What Are The Typical Rating Factors?

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Jeffrey Johnson is a legal writer with a focus on personal injury. He has worked on personal injury and sovereign immunity litigation in addition to experience in family, estate, and criminal law. He earned a J.D. from the University of Baltimore and has worked in legal offices and non-profits in Maryland, Texas, and North Carolina. He has also earned an MFA in screenwriting from Chapman Univer...

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UPDATED: Sep 15, 2020

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In addition to your driving history, the following factors apply:

1. type of vehicle (model, year, and value): Statistics show that the accident rates are different for different cars. Some kinds of cars are also more expensive to repair.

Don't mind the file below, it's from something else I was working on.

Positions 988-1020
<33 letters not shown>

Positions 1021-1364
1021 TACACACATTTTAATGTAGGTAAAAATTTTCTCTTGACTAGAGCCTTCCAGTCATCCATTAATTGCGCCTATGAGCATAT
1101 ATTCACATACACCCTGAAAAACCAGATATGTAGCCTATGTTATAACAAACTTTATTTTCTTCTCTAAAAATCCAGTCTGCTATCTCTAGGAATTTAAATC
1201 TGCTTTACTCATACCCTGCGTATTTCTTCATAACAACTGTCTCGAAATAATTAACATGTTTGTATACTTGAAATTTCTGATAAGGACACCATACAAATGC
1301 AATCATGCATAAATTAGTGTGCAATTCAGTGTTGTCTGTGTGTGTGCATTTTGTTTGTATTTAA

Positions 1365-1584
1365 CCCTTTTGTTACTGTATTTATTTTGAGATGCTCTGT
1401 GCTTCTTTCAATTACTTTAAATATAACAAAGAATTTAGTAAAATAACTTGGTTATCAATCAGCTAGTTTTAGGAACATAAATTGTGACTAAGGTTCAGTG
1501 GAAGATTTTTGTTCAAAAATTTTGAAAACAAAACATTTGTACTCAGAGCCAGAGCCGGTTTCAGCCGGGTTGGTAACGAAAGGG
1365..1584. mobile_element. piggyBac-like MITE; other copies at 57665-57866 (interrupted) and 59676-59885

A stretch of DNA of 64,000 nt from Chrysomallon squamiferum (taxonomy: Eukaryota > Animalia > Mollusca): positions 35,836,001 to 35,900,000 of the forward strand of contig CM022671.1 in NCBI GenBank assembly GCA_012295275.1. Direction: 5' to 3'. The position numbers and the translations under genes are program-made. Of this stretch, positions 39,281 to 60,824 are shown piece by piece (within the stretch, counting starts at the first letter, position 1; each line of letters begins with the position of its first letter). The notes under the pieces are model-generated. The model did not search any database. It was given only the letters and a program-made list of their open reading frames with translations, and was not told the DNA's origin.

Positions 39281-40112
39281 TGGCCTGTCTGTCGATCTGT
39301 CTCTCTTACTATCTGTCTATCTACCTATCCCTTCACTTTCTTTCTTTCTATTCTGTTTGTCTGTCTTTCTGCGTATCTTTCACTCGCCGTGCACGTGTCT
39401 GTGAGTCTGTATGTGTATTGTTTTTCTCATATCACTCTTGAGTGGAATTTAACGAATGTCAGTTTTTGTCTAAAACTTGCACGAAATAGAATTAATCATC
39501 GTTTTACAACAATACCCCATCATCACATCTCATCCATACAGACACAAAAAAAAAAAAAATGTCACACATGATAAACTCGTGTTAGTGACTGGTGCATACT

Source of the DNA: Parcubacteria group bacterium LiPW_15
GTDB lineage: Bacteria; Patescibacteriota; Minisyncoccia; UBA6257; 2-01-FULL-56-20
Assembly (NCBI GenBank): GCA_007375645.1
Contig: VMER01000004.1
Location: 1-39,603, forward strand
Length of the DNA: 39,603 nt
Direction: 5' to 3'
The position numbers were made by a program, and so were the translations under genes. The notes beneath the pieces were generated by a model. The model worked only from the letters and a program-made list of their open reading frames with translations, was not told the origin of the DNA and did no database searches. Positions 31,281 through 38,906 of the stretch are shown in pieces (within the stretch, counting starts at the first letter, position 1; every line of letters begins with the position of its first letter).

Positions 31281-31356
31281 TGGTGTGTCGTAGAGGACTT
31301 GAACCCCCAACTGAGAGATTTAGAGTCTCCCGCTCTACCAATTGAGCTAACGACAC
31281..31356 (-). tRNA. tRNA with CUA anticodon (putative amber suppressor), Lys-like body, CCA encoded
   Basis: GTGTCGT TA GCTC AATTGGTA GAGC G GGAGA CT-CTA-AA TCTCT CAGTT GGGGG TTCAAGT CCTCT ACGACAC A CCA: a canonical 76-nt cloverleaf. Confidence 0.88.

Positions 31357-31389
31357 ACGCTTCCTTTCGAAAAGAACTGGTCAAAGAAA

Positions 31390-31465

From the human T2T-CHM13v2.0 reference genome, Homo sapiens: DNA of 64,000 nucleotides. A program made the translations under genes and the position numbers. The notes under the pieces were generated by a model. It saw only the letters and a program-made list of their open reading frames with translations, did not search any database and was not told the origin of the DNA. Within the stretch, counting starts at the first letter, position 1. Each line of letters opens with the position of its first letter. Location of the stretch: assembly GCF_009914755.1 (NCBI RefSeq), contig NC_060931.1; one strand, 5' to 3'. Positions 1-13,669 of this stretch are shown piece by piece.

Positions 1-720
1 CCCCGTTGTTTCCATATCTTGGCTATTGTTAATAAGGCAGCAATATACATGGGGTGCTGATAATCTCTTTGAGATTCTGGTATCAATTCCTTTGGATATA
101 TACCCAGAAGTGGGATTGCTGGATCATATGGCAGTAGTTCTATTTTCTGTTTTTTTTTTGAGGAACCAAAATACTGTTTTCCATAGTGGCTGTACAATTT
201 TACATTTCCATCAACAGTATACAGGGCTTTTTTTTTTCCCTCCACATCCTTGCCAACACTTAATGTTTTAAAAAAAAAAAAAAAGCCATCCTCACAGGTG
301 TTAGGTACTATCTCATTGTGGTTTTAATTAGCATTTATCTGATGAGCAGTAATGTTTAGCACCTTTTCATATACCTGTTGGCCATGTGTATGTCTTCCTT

2. how you use the vehicle (i.e., pleasure, work): Using your vehicle for work will probably increase your premium.

3. age, sex and marital status: Older drivers, female drivers and married drivers statistically tend to have better driving records. Therefore, they tend to have lower premiums.

4. where you live: Some states have higher accident rates than others. In particular, states with high population density tend to have more accidents. Other local factors, such as the type of insurance system in the state, also affect insurance rates.

5. prior insurance coverage: Being a new driver, or a driver with no previous history of insurance coverage, will probably mean higher rates.

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